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Fleischmann trains are made in Germany and are of very high quality. Most of my model trains are British or American. But I do have a few Fleischmann locomotives in both HO and N gauge and they are really superior. They are comparatively expensive in the United States, but well worth the expense.
Kato is superior equipment, but they only manufacture American and Japanese models, not European as far as I know. Roco track I believe is nickel silver. I have only used their N gauge track, not their HO, and that was all nickel silver. Sounds as though you're on the right track.
Remember that even though tracks from different manufacturers may interchange different manufacturers use very different couplers. HO/OO trains need 12vDC that has speed control and a reversing switch. The 16vAC is only for accessories, lights, turnouts switches or points. Never attempt to connect your running tracks and locos to AC power -- it could could burn out the motors.
I do know that the Southern Crescent ran up to the time of Amtrak in the 1970's. I believe it ran on the Southern Railway before this company merged with the Norfolk & Western to become the Norfolk Southern. Probably by the 1950's or 60's it would have diesel locomotives, either E8's, PA1's, or DL109's. I would think there are cars and diesel locomotives in Southern Green and white. The Southern also had steam locomotives, 4-6-2s and 4-8-2s, painted in green, which could be used. Riva Rossi's products have had mixed reviews over the years.
I doubt any would really compare with modern equipment such as Proto 2000 or Ahearn Genesis. They probably would not have motors with 5 pole skewed armatures or flywheels. The detail would be plastic cast on rather than separately applied plastic or metal parts. But detail is a subjective issue. Many modelers are happy with poorer models that meet their prototypical needs. I fall into that category.
I have some early brass engines that don't compare in detail to recently issued plastic bodied locomotives. But the locomotive I like may not be available except as an early brass version. More modern models with finer detailing and better mechanisms will invariably cost more, even if made in China. For a more definitive answer I would contact the Southern Railway Historical Society with respect to whether models of Southern Locomotives and cars are accurate.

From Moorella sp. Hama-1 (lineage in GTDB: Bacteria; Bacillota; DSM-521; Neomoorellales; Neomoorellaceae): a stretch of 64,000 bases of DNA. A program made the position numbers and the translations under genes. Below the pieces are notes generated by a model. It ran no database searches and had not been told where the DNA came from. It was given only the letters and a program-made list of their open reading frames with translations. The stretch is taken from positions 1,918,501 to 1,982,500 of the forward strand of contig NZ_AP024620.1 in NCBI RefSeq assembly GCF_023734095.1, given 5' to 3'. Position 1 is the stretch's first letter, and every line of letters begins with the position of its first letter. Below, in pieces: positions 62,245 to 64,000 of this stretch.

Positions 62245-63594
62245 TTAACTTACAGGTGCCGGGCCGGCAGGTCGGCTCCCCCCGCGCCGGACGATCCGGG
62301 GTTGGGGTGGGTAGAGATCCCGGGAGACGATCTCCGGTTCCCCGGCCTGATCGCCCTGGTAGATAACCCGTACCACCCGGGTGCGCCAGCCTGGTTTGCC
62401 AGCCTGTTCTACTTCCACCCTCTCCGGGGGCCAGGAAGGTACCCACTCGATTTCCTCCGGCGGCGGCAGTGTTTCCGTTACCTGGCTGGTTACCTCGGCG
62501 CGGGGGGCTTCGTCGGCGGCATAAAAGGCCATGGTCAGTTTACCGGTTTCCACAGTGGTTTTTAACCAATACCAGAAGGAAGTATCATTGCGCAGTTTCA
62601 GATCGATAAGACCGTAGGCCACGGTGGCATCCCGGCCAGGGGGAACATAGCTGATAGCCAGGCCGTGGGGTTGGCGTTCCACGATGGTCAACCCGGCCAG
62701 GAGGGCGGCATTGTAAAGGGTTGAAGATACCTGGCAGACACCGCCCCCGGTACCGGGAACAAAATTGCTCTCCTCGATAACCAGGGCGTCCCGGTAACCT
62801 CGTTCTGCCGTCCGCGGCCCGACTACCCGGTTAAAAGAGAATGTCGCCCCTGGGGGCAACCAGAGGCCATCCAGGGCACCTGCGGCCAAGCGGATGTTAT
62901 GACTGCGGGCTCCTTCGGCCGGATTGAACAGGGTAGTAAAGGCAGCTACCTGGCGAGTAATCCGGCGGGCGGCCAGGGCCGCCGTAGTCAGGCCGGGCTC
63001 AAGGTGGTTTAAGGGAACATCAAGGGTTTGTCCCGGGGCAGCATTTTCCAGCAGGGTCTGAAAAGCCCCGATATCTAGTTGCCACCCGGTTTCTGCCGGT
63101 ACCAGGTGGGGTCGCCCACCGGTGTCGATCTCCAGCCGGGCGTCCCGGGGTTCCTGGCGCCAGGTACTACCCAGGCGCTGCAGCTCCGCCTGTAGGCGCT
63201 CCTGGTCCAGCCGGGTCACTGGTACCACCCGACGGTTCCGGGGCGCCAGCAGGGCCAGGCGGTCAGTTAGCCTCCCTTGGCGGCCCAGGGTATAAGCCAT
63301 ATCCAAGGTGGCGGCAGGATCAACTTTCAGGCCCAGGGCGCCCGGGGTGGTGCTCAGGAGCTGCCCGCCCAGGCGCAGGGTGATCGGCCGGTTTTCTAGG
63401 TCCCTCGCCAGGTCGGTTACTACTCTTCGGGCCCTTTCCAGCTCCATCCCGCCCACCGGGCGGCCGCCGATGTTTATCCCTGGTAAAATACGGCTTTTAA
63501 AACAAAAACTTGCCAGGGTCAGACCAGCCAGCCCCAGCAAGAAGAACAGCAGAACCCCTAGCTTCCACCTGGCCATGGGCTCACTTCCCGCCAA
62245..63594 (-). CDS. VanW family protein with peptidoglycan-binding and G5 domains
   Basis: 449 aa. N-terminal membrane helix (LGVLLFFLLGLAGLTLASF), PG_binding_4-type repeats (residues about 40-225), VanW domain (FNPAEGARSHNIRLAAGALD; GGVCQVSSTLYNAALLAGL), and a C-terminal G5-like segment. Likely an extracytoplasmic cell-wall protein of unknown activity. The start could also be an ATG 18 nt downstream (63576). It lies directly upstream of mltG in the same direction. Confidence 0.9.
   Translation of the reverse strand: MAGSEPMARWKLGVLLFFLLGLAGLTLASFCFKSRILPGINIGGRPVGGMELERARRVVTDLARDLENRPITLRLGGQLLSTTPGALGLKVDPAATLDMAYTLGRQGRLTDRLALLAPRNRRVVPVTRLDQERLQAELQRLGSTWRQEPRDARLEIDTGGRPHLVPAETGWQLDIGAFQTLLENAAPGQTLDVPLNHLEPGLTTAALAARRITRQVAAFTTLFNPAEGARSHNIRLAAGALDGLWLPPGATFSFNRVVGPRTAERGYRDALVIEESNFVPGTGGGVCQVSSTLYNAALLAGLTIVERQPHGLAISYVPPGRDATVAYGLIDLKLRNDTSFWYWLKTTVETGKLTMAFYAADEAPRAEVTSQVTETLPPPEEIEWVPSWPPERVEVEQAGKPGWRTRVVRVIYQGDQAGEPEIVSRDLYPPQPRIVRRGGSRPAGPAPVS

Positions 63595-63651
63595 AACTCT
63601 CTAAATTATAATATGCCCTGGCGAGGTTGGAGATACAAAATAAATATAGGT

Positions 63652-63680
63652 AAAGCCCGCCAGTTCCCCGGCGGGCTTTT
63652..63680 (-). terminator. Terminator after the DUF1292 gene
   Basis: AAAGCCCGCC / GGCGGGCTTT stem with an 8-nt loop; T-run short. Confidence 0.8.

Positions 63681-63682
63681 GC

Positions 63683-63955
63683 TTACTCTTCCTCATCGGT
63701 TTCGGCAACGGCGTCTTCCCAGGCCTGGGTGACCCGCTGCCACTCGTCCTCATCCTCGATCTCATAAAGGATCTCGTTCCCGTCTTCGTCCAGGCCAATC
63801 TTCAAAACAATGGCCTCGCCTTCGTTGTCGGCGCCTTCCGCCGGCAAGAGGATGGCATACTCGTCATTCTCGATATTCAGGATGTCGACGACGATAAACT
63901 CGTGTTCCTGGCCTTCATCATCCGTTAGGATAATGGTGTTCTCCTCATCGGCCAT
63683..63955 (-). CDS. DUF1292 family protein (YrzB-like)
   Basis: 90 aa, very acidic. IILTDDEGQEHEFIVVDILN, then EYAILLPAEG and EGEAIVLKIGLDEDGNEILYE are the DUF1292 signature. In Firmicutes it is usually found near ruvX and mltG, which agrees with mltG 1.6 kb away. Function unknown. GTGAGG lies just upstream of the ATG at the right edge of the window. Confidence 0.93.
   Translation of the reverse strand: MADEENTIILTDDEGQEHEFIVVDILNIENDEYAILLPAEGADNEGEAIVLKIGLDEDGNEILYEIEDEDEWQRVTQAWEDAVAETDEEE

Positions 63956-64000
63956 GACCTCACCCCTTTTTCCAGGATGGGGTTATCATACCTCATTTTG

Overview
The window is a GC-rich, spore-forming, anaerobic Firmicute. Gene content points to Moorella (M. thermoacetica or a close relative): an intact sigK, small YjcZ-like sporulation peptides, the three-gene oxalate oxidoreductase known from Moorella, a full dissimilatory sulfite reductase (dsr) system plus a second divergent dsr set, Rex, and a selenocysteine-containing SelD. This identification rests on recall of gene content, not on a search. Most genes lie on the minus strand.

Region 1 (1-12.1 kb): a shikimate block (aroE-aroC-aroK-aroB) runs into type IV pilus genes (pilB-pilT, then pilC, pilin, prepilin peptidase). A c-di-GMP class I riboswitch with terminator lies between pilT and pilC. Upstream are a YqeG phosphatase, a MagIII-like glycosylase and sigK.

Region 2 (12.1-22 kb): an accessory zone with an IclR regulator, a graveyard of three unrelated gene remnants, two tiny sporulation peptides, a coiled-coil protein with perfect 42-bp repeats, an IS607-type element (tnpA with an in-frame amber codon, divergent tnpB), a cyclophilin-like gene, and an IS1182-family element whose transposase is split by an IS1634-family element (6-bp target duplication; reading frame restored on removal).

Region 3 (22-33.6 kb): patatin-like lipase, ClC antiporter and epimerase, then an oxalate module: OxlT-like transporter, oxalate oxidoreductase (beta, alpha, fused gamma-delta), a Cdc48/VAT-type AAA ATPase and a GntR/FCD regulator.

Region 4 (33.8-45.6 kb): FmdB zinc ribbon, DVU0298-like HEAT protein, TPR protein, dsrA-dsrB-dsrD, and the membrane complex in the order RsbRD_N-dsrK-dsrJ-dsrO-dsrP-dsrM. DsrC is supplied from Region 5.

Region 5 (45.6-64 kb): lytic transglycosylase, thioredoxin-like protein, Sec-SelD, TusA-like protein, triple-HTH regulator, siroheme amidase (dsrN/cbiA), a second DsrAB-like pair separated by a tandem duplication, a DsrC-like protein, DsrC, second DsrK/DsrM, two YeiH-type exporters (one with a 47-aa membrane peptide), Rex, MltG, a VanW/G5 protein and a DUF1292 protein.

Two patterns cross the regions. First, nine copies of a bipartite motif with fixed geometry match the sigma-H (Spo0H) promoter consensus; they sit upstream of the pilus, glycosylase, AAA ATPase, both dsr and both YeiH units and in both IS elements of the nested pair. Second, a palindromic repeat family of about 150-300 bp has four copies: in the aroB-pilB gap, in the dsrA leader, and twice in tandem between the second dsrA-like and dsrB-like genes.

I took a look at the Riva Rossi cars in the Walther's listing. These are pretty generic, standard 1930's vintage heavyweight passenger cars, just painted in Southern Crescent colors. I doubt that they are truly prototypical. I would sense they are family reasonable running cars. Depending on the era your modeling they might be out of date, as I would sense that the Southern Crescent, as a premier passenger train, would have employed streamlined lightweight passenger cars early.
Snap track is okay but needs care in laying, as does any track system. Its main problem is a limited amount of different radii. Probably the best, and most expensive, track system of a snap track type is Kato's. It is not compatible with other makes. Atlas is fine however their snap track switches are very limiting. I would use their custom line switches instead. They will mate with snap track. They are not powered which means you'll have to attach an operating lever or point motor to switch tracks.
I'm not a fan of DCC because I have too many older locomotives that would be tough to change to DCC and too expensive. For someone just starting out DCC provides the advantage of running more than one locomotive on common parts of your layout, without having to sectionalize the layout electronically.
It saves wiring, switches etc. Make sure your locomotives are DCC equipped or convertible. Couplers are a big question. Cheaper makes still use the horrible "standard" hook/horn model. Better ones use a magnetic coupler compatible with the brand named "Kadee".
You can fit "Kadee" types to most modern made cars and locomotives. They uncouple with a magnet inset in the tracks. The original "Kadee" couplers are better, but more expensive, than those that are copies. "Kadee" are metal most of the copies are largely of plastic. All need careful adjustment. Kadee makes a cool gauge for this.